3.4: Means of Egress

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Means of Egress

Exits shall be so arranged and maintained in every building or structure, as to provide free and unobstructed egress from all parts of the building or structure at all times when it is occupied. No lock or fastening to prevent free escape from the inside of any building shall be installed except in mental, penal, or corrective institutions where supervisory personnel are continually on duty and effective provisions are made to remove occupants in case of fire or other emergency.

Exits shall be marked by a readily visible sign. Access to exits shall be marked by readily visible signs in all cases where the exit or way to reach it is not immediately visible to the occupants. Means of egress shall be continually maintained free of all obstructions or impediments to full instant use in the case of fire or other emergency.

Emergency Actions Plans

Any emergency action plan required by a particular OSHA standard shall be in writing and shall cover those designated actions employers and employees must take to ensure employee safety from fire and other emergencies.

Elements of the plan

The following elements, at a minimum, shall be included in the plan:

1. Emergency escape procedures and emergency escape route assignments.
2. Procedures to be followed by employees who remain to operate critical plant operations before they evacuate.
3. Procedures to account for all employees after emergency evacuation have been completed.
4. Rescue and medical duties for those employees who are to perform them.
5. The preferred means of reporting fires and other emergencies.
6. Names or regular job titles of persons or departments who can be contacted for further information or explanation of duties under the plan.

Employee alarm system

The employer shall establish an employee alarm system and if the employee alarm system is used for alerting fire brigade members, or for other purposes, a distinctive signal for each purpose shall be used.

Planning

The employer shall establish in the emergency action plan the types of evacuation to be used in emergency circumstances.

Before implementing the emergency action plan, the employer shall designate and train a sufficient number of persons to assist in the safe and orderly emergency evacuation of employees. The employer shall review the plan with each employee covered by the plan at the following times:

1. Initially when the plan is developed.
2. Whenever the employee s responsibilities or designated actions under the plan change.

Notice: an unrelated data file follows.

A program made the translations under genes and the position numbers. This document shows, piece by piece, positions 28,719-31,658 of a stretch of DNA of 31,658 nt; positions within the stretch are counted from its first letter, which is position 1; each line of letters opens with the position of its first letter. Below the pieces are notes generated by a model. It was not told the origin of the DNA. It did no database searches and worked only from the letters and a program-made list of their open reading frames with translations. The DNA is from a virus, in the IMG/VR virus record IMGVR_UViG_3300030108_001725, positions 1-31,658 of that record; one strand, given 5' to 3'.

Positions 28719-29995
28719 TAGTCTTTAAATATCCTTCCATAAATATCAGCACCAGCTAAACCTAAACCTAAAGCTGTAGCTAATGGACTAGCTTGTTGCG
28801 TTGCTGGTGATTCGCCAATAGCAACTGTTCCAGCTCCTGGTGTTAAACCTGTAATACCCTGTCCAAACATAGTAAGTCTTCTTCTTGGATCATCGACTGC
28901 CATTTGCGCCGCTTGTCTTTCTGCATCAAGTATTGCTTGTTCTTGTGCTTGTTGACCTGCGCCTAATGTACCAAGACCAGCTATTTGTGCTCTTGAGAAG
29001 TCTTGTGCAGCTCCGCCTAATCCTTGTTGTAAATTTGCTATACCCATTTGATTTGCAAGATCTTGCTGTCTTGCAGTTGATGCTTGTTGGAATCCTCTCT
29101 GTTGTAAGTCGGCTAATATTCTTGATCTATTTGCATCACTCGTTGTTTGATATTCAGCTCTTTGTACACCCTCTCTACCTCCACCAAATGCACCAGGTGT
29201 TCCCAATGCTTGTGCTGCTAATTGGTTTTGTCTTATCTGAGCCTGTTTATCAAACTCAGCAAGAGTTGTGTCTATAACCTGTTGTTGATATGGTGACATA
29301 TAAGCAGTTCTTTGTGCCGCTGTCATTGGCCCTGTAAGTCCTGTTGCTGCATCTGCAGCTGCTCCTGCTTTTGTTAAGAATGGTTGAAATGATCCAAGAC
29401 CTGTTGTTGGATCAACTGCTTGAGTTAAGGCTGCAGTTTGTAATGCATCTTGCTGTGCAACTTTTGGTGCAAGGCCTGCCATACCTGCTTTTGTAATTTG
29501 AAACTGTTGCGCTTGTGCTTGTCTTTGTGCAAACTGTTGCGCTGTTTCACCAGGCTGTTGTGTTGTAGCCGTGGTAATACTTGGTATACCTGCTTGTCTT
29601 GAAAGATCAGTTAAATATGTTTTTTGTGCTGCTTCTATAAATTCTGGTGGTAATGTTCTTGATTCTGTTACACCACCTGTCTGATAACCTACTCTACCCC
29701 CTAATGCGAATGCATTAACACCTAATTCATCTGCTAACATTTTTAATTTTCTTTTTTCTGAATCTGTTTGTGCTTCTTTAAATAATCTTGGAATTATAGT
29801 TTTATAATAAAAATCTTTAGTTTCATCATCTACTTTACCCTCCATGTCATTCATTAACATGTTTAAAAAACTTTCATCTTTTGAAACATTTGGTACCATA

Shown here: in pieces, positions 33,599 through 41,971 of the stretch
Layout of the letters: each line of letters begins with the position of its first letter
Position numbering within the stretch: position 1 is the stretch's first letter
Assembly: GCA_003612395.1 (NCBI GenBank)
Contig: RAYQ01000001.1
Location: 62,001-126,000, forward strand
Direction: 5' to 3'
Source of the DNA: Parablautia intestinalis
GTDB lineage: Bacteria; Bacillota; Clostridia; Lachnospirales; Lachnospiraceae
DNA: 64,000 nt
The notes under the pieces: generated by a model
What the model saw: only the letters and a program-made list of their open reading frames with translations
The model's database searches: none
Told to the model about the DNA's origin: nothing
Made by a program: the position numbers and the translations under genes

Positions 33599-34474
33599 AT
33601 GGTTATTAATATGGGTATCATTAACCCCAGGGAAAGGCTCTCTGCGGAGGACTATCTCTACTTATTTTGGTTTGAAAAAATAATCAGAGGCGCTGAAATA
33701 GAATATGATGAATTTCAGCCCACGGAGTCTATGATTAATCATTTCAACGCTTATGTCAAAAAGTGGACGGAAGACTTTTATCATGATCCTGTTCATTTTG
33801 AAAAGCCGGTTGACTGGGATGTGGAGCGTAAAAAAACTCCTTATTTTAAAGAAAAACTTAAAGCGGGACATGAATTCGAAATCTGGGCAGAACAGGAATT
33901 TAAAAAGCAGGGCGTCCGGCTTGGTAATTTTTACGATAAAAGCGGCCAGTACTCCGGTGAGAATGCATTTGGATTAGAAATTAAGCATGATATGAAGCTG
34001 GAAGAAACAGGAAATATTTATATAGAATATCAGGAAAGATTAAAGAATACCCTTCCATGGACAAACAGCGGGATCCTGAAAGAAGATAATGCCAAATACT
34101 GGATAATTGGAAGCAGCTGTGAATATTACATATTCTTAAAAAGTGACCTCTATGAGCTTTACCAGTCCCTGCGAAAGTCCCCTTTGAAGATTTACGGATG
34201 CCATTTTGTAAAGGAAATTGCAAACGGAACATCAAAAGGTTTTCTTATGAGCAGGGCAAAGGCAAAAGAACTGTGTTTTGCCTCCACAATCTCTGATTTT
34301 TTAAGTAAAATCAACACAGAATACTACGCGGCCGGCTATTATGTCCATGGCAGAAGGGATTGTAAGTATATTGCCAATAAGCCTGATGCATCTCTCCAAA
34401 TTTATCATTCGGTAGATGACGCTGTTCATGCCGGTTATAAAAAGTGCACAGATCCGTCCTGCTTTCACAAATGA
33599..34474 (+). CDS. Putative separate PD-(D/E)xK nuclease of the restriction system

3. Whenever the plan is changed.

Communication of plan

The employer shall review with each employee upon initial assignment those parts of the plan, which the employee must know to protect the employee in the event of an emergency. The written plan shall be kept at the workplace and made available for employee review. For those employers with 10 or fewer employees, the plan may be communicated orally to employees and the employer need not maintain a written plan.

Select Definitions

Act: Section 107 of the Contract Work Hours and Safety Standards Act, commonly known as the Construction Safety Act (86 Stat. 96; 40 U.S.C. 333).

ANSI: American National Standards Institute.

ASME: American Society of Mechanical Engineers

ASTM: American Society of Testing and Materials

Approved: Sanctioned, endorsed, accredited, certified, or accepted as satisfactory by a duly constituted and nationally recognized authority or agency.

Authorized person: A person approved or assigned by the employer to perform a specific type of duty or duties or to be at a specific location or locations at the jobsite.

Competent person: One who is capable of identifying existing and predictable hazards in the surroundings or working conditions which are unsanitary, hazardous, or dangerous to employees, and who has authorization to take prompt corrective measures to eliminate them.

Construction work: For purposes of this section, "Construction work" means work for construction, alteration, and/or repair, including painting and decorating.

Defect: Any characteristic or condition, which tends to weaken or reduce the strength of the tool, object, or structure of which it is a part.

Designated person: "Authorized person" as defined in paragraph (d) of this section.

Employee: Every laborer or mechanic under the Act regardless of the contractual relationship which may be alleged to exist between the laborer and mechanic and the contractor or subcontractor who engaged him. "Laborer and mechanic" are not defined in the Act, but the identical terms are used in the Davis-Bacon Act (40 U.S.C. 276a), which provides for minimum wage protection on Federal and federally assisted construction contracts. The use of the same term in a statute which often applies concurrently with section 107 of the Act has considerable presidential value in ascertaining the meaning of "laborer and mechanic" as used in the Act. "Laborer" generally means one who performs manual labor or who labors at an occupation requiring physical strength; "mechanic" generally means a worker skilled with tools. See 18 Comp. Gen. 341.

Employer: Contractor or subcontractor within the meaning of the Act and of this part.

Hazardous substance: A substance which, by reason of being explosive, flammable, poisonous, corrosive, oxidizing, irritating, or otherwise harmful, is likely to cause death or injury.

NFPA: National Fire Protection Association

This page titled 3.4: Means of Egress is shared under a CC BY 4.0 license and was authored, remixed, and/or curated by Kimberly Mosley (ASCCC Open Educational Resources Initiative (OERI)) .